Robert W. Doty. From Turmoil to Tomorrow: The Emerging New World of Municipal Finance. American Governmental Financial Services Company (AGFS) 2010. (Four volumes and supplement; $645 print edition, $495 electronic edition, with a discount program for qualified purchasers).
I recommend this work to a small group of law librarians: those serving patrons who play a role in the municipal finance market or are studying this market. My recommendation is based on the work’s unique and comprehensive treatment of this subject; however, my endorsement comes with a note of caution. The presentation of the material could be improved. In From Turmoil to Tomorrow: The Emerging New World of Municipal Finance, Robert W. Doty prefaces his work with the words: “Municipal Securities Are the Area 51 of the Financial Markets.” Since securities law is a favorite subject of mine and I once worked for a city that issues bonds, I was intrigued to discover the meaning behind these words. After reading this multi-volume set, my curiosity was satisfied.
Doty, President of American Governmental Financial Services Company (AGFS), is an expert in the field of municipal securities transactions and offers this work as a diary of recent events in this market—a market reported as Municipal Bond Turmoil at a hearing before the U.S. House Committee on Financial Services in the wake of our recent financial crisis. Doty leads his readers through the nuances of this market, elucidating the differing risks among various types of offerings. Contrary to cursory news reports, some municipal investments remain safe.
Although books, blogs, news reports and journals address aspects of Doty’s work, his volumes stand unique in presenting a complete picture of recent events related to the municipal securities market. Coverage of events includes: bankruptcies of cities, townships and districts; private litigation popping up around the country; criminal actions and SEC enforcement activity; and state regulators’ auction rate securities enforcement actions. This work chronicles legislative and regulatory responses to the financial crisis. Doty clarifies the congressional intent behind the Dodd-Frank Wall Street Reform and Consumer Protection Act as it pertains to the municipal securities market. The supplement includes key documents in the legislative history of this Act. Doty’s set paints a clear portrait of the role of the Municipal Securities Rulemaking Board (MSRB) in promulgating rules to protect market participants, including the evolution of this role. Interwoven with this wealth of facts, we gain the author’s insights and analyses based on decades of professional experience. Doty shares his opinions with a boldness that is counterbalanced by his acknowledgement of perspectives that differ from his own.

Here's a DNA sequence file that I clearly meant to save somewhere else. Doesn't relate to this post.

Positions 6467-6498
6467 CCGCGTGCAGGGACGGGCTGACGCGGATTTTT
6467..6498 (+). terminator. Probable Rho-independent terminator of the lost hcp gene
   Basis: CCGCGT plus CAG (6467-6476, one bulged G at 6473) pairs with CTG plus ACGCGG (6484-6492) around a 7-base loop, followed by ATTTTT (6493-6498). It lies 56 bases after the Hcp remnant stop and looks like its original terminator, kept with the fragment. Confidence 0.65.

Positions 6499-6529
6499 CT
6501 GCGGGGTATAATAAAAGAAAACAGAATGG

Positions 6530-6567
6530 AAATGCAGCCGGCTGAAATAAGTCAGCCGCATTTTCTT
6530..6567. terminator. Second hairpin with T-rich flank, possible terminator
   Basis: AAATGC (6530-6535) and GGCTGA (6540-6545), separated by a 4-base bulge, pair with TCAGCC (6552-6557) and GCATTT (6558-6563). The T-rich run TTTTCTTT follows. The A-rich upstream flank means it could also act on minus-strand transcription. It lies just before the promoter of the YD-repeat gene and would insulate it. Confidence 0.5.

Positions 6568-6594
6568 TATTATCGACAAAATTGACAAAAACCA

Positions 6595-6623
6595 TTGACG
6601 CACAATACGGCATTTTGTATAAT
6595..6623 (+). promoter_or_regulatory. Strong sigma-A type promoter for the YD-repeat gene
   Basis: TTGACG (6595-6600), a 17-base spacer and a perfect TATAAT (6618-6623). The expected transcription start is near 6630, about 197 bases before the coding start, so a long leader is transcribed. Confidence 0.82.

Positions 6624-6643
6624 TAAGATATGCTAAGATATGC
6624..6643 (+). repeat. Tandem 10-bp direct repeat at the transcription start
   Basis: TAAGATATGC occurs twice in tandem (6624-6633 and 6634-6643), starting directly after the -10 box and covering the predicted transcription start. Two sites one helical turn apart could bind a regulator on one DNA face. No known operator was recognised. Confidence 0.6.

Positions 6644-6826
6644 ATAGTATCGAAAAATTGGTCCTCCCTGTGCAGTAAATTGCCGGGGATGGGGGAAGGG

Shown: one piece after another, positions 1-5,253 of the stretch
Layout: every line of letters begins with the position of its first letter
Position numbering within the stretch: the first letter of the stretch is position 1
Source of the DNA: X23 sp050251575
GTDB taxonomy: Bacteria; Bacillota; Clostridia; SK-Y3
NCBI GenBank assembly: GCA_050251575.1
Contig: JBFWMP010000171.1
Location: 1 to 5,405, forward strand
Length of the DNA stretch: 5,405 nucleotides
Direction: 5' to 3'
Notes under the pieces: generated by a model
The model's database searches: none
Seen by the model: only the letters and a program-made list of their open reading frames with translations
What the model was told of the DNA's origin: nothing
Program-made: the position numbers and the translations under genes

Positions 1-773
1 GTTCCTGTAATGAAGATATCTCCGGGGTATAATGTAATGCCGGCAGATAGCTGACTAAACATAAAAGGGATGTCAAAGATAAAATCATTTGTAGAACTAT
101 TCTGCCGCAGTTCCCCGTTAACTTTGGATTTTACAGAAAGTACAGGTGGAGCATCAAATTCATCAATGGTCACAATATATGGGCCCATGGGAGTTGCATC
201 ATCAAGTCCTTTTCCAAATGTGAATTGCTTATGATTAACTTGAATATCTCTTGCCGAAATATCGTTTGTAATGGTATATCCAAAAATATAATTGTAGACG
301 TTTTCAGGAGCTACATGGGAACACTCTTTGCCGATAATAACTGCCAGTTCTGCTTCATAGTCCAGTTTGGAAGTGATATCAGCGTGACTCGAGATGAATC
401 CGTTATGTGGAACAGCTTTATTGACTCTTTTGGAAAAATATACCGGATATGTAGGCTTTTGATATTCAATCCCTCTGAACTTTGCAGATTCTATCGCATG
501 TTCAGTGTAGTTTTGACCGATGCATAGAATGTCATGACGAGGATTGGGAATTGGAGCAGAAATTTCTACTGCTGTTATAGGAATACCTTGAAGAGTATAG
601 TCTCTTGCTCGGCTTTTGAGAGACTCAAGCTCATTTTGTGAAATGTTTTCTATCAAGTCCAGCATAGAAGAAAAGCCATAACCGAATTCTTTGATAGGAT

While From Turmoil to Tomorrow will benefit interested readers, it could be improved upon further revision. As librarians, we often start with the index when consulting a work of this magnitude, yet there is no index to this set. The detailed table of contents somewhat compensates for the lack of an index, yet it does not replace one. I found the footnotes wearisome to navigate. Often footnotes in an early volume refer to later footnotes without indicating where they may be found. This forces the reader to open more than one volume in search of a particular cross-reference. Some of the longer footnotes continue for pages that do not include any primary text, which can cause readers to lose their place. The table of contents includes a note that it may contain “minor page number inaccuracies.” Overall, this author’s writing would benefit from professional editing and indexing. A helpful aspect of this work’s presentation is the frequent placement of text boxes containing highlights and bullet points.
Experienced in representing state and local governments, Doty helps issuer officials understand the value of active involvement in performing due diligence, a need which is underscored by the fines the SEC recently imposed on four San Diego City officials under allegations of bond fraud. Doty instructs his readers to look past the latest headlines that scare us into thinking all municipal bonds are doomed, and he helps us discern the risks associated with each type of offering. Doty’s work is available in both print and electronic formats. Given the lack of an index, the electronic format may be preferable for some library users who would benefit from keyword searching. Although these volumes may seem pricey, substantial discounts are offered to certain groups, including state and local government entities, nonprofits, and universities.
Reviewed by Judy Andresen, Reference Librarian, Western State University College of Law